TV Review: The Black Panther Murders: Born to Kill?
Years ago I used to quite like Crimewatch, until one day I realised that, despite telling us not to have nightmares, the people who made the reconstructions of various terrible events were going out of their way to make sure we did.
Murder. Rape. Torture. Armed robbery – Crimewatch strives to make these things look incredibly sexy. Everyone who gets to direct a segment thinks he's the next Quentin Tarantino. You can practically hear the excited heavy breathing every time somebody gets a shotgun pointed in their face.
Presumably some graduates of the Crimewatch school of responsible television had a hand in the new series of Born to Kill, Channel Five's barrel-scraping crime documentary strand.
My hopes weren't exactly high when I checked the channel's own website to see this programme on Donald Neilson, the so-called Black Panther, billed as – and I quote – a "profile of the 1970s armed robber and kidnapper". (Coming up later: Leo Sayer, a profile of the 1970s singer/songwriter.)
Let's ignore for a minute the question of why an armed robber and kidnapper – and multiple murderer – needs an hour-long profile in a peak time Tuesday slot and move on to the opening.
The programme's logo was lifted straight out of grimy, unsettling films such as Saw and Hostel. There was even – a tasteful touch, this – what looked like blood dripping from one of the letters.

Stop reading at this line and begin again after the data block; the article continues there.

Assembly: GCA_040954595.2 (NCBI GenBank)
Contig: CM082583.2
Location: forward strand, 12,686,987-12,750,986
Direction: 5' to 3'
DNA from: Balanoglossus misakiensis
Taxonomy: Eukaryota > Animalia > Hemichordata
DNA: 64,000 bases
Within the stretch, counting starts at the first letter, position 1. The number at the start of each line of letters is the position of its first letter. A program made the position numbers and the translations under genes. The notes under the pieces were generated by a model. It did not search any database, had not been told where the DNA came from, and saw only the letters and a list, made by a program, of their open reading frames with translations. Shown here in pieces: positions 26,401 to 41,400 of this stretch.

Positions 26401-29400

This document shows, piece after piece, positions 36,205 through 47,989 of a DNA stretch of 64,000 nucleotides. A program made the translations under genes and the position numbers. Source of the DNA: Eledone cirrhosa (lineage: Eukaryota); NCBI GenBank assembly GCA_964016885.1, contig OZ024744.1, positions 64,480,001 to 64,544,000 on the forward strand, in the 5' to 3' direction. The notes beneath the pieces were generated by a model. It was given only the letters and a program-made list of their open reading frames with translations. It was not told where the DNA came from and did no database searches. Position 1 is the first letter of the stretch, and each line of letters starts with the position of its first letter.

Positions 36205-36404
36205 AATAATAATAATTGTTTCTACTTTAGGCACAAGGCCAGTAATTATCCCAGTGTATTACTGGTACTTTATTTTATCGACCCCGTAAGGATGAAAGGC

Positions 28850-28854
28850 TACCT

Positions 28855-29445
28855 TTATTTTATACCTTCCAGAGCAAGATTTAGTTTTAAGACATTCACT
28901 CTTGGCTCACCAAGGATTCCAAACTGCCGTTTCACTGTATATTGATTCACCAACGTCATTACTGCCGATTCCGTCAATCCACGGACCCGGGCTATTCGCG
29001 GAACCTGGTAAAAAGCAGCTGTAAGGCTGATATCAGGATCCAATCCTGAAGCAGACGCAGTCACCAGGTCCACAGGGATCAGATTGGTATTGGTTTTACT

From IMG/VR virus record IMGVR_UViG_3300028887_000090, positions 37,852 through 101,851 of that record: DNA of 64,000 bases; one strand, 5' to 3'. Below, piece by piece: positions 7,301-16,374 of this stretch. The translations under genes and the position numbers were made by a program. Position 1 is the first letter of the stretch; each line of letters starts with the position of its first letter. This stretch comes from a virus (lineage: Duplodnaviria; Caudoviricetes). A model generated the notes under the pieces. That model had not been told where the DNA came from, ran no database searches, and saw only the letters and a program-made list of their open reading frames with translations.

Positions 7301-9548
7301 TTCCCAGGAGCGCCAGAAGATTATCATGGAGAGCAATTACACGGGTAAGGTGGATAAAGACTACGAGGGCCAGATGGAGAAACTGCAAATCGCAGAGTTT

The rest of the programme told, with considerable relish, how Neilson went from troubled youth to career criminal who abducted and killed the teenage Shropshire heiress Lesley Whittle.
Now, her story has been told over and over, and I've no intention of repeating it here.
Still, Channel Five had an excuse. They were looking at why Neilson committed his crimes, which included burglary and armed robbery. This was a thoughtful, sober and informative attempt to understand the criminal mind.
Oh, who are they trying to kid? This was a cheap excuse to exploit somebody else's misfortune. TV made by ghouls for ghouls.
"Was he driven to a life of crime?" asked overly earnest voiceover man. "Or was he BORN TO KILL?" (Surprisingly he didn't go the whole hog and end his question laughing like Vincent Price at the end of Michael Jackson's Thriller. You missed a trick there, Channel Five.)
Every time the narrative reached a particularly important or academic point – such as a man in a balaclava pointing a shotgun out of the screen – the dramatic music that ran throughout would swell to give added impact.
He was bullied as a child because his surname was originally Nappey – ta da! He liked being in the Army – ta da! He liked discipline – ta da! And had a tough relationship with his father – TA DA!!! Born to kill? Of course not, and anyone who says otherwise is an idiot, a Channel Five producer or, possibly, both.
Donald Neilson died in prison in 2011, aged 75.
Let him rot.
Later on, over on ITV 2, viewers could enjoy Anthony Hopkins and co having each other for lunch in Red Dragon, one of several films about Dr Hannibal 'The Cannibal' Lecter.
Fortunately, most people can tell the difference between cheap thrills and real-life tragedy.
Well, unless they work for Channel Five.
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